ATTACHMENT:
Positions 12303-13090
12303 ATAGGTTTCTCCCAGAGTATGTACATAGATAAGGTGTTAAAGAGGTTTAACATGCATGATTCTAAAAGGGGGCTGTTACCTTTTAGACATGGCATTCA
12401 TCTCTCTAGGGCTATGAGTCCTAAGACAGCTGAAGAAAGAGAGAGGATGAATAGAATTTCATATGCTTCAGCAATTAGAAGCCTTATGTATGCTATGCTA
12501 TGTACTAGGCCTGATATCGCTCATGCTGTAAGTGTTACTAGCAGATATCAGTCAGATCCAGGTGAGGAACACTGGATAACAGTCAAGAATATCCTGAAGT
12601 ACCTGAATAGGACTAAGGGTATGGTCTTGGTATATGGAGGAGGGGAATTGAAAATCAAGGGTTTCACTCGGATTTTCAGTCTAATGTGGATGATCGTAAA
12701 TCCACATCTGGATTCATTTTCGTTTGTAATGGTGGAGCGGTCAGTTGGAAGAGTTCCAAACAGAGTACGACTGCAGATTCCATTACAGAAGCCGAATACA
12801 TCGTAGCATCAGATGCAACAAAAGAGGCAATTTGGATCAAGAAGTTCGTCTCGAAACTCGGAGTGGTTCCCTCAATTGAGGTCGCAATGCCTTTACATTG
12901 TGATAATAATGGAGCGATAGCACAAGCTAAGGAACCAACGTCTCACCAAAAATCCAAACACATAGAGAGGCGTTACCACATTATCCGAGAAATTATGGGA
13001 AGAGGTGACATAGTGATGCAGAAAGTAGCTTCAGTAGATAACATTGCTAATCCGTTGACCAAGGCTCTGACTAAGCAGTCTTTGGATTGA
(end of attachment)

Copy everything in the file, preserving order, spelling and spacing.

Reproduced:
Positions 12303-13090
12303 ATAGGTTTCTCCCAGAGTATGTACATAGATAAGGTGTTAAAGAGGTTTAACATGCATGATTCTAAAAGGGGGCTGTTACCTTTTAGACATGGCATTCA
12401 TCTCTCTAGGGCTATGAGTCCTAAGACAGCTGAAGAAAGAGAGAGGATGAATAGAATTTCATATGCTTCAGCAATTAGAAGCCTTATGTATGCTATGCTA
12501 TGTACTAGGCCTGATATCGCTCATGCTGTAAGTGTTACTAGCAGATATCAGTCAGATCCAGGTGAGGAACACTGGATAACAGTCAAGAATATCCTGAAGT
12601 ACCTGAATAGGACTAAGGGTATGGTCTTGGTATATGGAGGAGGGGAATTGAAAATCAAGGGTTTCACTCGGATTTTCAGTCTAATGTGGATGATCGTAAA
12701 TCCACATCTGGATTCATTTTCGTTTGTAATGGTGGAGCGGTCAGTTGGAAGAGTTCCAAACAGAGTACGACTGCAGATTCCATTACAGAAGCCGAATACA
12801 TCGTAGCATCAGATGCAACAAAAGAGGCAATTTGGATCAAGAAGTTCGTCTCGAAACTCGGAGTGGTTCCCTCAATTGAGGTCGCAATGCCTTTACATTG
12901 TGATAATAATGGAGCGATAGCACAAGCTAAGGAACCAACGTCTCACCAAAAATCCAAACACATAGAGAGGCGTTACCACATTATCCGAGAAATTATGGGA
13001 AGAGGTGACATAGTGATGCAGAAAGTAGCTTCAGTAGATAACATTGCTAATCCGTTGACCAAGGCTCTGACTAAGCAGTCTTTGGATTGA